Remembering to keep the structure of how to read, of writing, and response to reading from workshop present in content instruction,  we can reduce cognitive overload for students and facilitate the access of content for all students.  Blurring the edges of content vs.  workshop can support student learning as well.  Reading aloud content connected texts, using historical fiction, informational books, and internet sources for small group work, and using the same nomenclature across all the parts of the day, strengthens students schema, capacity, and competency.

 

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thanks to Stephanie Harvey and Anne Goudvis for first introducing me to content literacy.

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Thank you to Two Writing Teachers for 10 years of the March Slice of Life Challenge.  This is day 28 of 31.  Access many, many wonderful blogs here.

 

 

 

 

 

 

 

 

 

 

 

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About readingteachsu

Passionate about literacy education. Currently a literacy specialist in a K-4 building near Boston MA.
This entry was posted in challenges, coaching, content literacy, elementary, literacy, reading instruction, Slice of Life #SOL17, Uncategorized and tagged , , , , , . Bookmark the permalink.

6 Responses to content driven literacy #sol17

  1. jcareyreads says:

    “Remembering to keep the structure of how to read, of writing, and response to reading from workshop present in content instruction.” This is the part I’m working on with teachers. You’ve done a lot of work and thinking in this area. Thank you for sharing your knowledge!

  2. ebgriffin says:

    We are working on better ways to use strong literacy instruction with content area work. This was helpful. Thank you for sharing all of these resources.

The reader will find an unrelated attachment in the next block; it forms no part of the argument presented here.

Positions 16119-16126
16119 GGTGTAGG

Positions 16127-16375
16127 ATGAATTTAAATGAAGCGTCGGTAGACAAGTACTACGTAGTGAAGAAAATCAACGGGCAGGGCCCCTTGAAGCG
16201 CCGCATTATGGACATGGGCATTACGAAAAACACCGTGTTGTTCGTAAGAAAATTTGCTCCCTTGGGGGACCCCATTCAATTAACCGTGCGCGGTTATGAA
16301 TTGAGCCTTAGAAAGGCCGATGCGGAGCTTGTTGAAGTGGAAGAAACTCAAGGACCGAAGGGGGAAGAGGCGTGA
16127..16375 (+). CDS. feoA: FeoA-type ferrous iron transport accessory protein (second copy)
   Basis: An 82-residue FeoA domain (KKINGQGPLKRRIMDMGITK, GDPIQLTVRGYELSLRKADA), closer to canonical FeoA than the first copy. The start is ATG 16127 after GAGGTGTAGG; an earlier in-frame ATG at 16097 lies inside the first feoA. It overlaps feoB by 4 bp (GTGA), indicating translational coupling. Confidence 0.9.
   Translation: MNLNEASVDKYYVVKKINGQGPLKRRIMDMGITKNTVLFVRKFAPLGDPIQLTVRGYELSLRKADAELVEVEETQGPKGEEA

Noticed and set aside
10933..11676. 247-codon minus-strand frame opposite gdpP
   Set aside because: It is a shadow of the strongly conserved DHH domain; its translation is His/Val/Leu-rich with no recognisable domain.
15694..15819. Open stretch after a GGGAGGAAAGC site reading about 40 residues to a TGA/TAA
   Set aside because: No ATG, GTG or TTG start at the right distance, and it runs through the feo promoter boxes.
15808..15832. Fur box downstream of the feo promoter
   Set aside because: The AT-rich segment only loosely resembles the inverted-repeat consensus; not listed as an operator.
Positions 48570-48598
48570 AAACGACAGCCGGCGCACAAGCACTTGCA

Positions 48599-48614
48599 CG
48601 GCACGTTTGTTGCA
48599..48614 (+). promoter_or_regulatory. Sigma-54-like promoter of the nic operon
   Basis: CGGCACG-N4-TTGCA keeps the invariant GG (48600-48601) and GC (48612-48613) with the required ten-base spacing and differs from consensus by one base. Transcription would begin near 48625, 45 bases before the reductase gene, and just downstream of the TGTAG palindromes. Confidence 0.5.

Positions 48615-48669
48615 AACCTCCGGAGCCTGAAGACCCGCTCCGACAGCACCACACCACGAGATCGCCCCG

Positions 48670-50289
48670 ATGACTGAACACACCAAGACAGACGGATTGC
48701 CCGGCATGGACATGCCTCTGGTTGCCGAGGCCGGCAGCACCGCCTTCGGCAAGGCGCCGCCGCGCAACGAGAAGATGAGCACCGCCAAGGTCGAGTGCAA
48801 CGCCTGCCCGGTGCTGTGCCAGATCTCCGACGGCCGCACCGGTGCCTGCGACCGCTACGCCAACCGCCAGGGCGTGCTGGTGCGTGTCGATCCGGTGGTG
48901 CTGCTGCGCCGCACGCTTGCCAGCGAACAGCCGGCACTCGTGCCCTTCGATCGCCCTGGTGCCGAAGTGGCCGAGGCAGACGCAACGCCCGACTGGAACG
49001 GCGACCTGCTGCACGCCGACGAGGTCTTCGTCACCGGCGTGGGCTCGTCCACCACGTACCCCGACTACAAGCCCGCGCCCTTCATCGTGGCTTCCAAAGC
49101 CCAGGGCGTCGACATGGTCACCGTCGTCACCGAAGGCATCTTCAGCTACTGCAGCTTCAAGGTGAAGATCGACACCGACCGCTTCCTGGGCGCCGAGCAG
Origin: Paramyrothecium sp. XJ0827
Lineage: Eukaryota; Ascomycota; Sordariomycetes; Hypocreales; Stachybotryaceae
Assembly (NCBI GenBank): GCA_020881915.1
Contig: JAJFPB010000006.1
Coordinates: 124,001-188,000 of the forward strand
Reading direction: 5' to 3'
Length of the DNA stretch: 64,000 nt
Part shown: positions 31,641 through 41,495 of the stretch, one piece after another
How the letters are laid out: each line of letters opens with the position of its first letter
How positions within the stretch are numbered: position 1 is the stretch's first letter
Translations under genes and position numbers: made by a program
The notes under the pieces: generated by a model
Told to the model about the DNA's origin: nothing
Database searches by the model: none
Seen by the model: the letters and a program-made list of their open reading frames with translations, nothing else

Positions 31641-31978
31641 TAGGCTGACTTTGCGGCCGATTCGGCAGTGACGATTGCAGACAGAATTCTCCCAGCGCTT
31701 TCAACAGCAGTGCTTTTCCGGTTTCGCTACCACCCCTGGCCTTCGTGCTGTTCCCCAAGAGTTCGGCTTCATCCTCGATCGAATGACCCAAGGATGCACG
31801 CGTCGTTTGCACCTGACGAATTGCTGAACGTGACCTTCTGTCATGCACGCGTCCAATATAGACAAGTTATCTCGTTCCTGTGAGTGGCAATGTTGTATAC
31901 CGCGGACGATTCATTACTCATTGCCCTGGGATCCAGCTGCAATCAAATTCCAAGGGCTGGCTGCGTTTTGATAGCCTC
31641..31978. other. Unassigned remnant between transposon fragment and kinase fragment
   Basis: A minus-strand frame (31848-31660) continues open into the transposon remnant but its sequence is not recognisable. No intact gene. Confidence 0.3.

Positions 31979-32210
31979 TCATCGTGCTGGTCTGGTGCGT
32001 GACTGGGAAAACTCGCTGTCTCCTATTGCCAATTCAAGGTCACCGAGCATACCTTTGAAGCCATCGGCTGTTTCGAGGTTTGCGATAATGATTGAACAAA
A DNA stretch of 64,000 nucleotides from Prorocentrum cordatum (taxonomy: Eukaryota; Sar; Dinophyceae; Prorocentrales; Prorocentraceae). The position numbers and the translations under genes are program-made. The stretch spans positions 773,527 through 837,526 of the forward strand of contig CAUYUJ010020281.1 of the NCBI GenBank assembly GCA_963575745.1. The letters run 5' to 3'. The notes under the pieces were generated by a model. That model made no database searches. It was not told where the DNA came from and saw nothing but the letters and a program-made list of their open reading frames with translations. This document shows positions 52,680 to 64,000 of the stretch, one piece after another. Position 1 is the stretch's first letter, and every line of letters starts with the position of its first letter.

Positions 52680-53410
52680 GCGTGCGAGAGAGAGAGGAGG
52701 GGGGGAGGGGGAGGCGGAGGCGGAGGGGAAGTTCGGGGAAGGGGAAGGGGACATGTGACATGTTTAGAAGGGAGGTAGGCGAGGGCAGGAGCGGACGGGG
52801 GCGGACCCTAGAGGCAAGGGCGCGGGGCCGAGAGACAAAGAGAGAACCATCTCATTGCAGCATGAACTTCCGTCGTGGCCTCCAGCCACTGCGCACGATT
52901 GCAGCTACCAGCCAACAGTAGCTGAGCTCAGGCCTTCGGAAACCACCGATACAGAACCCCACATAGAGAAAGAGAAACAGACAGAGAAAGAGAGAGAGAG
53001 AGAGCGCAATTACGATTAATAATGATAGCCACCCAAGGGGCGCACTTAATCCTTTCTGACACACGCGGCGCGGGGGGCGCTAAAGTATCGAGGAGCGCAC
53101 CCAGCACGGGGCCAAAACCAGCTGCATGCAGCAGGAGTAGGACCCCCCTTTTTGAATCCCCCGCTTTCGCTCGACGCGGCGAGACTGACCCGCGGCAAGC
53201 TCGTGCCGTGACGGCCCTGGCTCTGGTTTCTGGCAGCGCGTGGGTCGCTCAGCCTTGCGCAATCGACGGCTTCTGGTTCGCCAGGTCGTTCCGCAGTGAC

3. Wow so much here — great resource. We love Newlea — great resource. We also use Symbaloo and Padlet to create resources or digital bins in schools or classrooms. This idea, “Remembering to keep the structure of how to read, of writing, and response to reading from workshop present in content instruction, we can reduce cognitive overload for students and facilitate the access of content for all students. Blurring the edges of content vs. workshop can support student learning as well. Reading aloud content connected texts, using historical fiction, informational books, and internet sources for small group work, and using the same nomenclature across all the parts of the day, strengthens students schema, capacity, and competency.” is really important — a lot to unpack …. Thank you for sharing and pushing our thinking today.
    Clare

  4. A month of reading your blog, Sue, is giving me a great picture of what you’re after with the learners in your care. I see how developing readers would have countless opportunities to, you know, develop in the environment that you describe.

  5. ureadiread says:

    Thanks for sharing these ideas and resources. Did you see @maryehrenworth ‘s recent posts about student created learning tools (notebook pages, etc.) to support content areas? Your ‘Did you know?’ made me think of it.